hungry jack russell dog behind a big mound or cluster of food , isolated on white background

If you’re anything like us, you’ll probably need a bit of encouragement to keep it us as we get into February!But it’s not just us humans who are getting fatter.   A recent study revealed that one in five dogs in Britain are now overweight.Carrying excessive weight can lead to all kinds of health problems for your dog – from damaged joints to heart problems and diabetes.

So we’ve put together some top tips for keeping your four-legged friend in tip-top condition.


  1.  Get into good food habits
  •  Feed your dog at least once a day, ideally twice a day, as they digest their food more efficiently that way
  • Commercial foods contain all the nutrients your dog needs.  Use the amounts recommended on the packaging, but note of how much she eats.   If she is not finishing it in one go, you’re probably offering too much.
  • Try to steer clear of any commercial foods containing wheat or cereals (hypoallergenic), meal, protein, derivatives and SUGARS added to foods. Sugars will not help with weight.
  • Remember to adjust your dog’s diet depending on how active he is.  Just like us, a dog that enjoys regular long walks will need more food than a lap dog.
  • Keep it simple. Dogs like consistency rather than variety so its better to choose one type of food and stick to it. If you do want to make changes, do so gradually.
  • Don’t give your dogs treats from the table while you are eating.  Dogs don’t need as much food as we do and snacking on ‘human food’ can add weight very quickly.  Keep your dog in another room while you’re eating and avoid letting them ‘hoover up’ spilled and leftover food from little ones.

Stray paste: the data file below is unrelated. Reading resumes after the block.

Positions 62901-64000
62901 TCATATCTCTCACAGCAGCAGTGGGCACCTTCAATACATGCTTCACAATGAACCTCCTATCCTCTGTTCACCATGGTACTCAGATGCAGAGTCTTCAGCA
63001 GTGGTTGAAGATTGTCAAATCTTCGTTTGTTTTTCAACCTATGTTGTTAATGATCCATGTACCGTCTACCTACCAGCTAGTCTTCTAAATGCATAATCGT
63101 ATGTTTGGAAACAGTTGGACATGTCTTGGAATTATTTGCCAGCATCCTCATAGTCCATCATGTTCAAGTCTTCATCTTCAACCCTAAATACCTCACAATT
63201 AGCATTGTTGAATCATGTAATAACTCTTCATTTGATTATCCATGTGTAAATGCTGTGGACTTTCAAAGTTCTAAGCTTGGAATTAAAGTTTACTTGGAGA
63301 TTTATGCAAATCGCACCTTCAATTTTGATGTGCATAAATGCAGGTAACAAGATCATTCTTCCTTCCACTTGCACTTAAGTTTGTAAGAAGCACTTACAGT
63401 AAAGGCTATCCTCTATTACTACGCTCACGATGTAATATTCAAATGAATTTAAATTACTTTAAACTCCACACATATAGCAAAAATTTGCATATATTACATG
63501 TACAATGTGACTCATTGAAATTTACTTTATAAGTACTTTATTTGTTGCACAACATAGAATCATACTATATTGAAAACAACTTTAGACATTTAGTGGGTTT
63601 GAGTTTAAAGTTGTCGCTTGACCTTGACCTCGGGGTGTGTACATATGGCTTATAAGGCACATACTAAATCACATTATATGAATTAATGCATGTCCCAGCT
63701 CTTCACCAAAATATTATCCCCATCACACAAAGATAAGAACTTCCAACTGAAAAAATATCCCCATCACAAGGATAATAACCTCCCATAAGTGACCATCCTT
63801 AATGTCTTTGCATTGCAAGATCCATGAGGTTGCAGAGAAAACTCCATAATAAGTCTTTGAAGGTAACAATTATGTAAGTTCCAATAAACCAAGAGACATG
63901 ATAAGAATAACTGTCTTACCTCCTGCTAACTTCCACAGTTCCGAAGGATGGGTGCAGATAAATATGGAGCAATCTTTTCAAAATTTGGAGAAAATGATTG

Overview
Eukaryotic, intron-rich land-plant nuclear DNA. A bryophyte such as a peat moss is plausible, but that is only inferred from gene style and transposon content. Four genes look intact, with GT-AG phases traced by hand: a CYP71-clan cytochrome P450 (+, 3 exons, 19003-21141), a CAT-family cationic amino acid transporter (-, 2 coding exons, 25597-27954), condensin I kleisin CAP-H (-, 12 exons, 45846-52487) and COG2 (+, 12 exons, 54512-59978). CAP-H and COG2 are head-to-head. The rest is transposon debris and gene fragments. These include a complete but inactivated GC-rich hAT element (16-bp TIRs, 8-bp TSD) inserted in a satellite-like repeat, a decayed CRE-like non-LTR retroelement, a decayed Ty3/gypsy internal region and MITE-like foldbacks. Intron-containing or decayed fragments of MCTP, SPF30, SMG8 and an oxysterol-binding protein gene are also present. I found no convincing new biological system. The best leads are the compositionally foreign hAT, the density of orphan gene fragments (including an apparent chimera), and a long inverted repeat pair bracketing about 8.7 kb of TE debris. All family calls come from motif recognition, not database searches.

• Ideally give low fat, healthy alternatives to the treats you usually give. Most companies do low-fat versions. Or carrots make a great low fat, natural treat!
  • Start as you mean to go on.  Overweight puppies are likely to become overweight dogs… Start good habits early by feeding your pup the minimum recommended amount of food and not ‘spoiling’ her with treats.


  1. Keep an eye on your dog’s weight
  • Keep your dog’s weight in check by monitoring his body shape.
  • You should easily be able to feel his ribs and spine – but not necessarily see them.
  • He should have a waist when viewed from above
  • His tummy should be raised, not sagging down when viewed from the side.
  • Check the poo!  If your dog is eating the right amount, she should produce firm, dark brown, crinkly stools. If the stools are firm, but get softer towards the end, this is a classic sign of overfeeding


  1. Take action

If you’re concerned about your dog’s weight, see your vet.  If she needs to lose weight, they can recommend a special calorie controlled diet.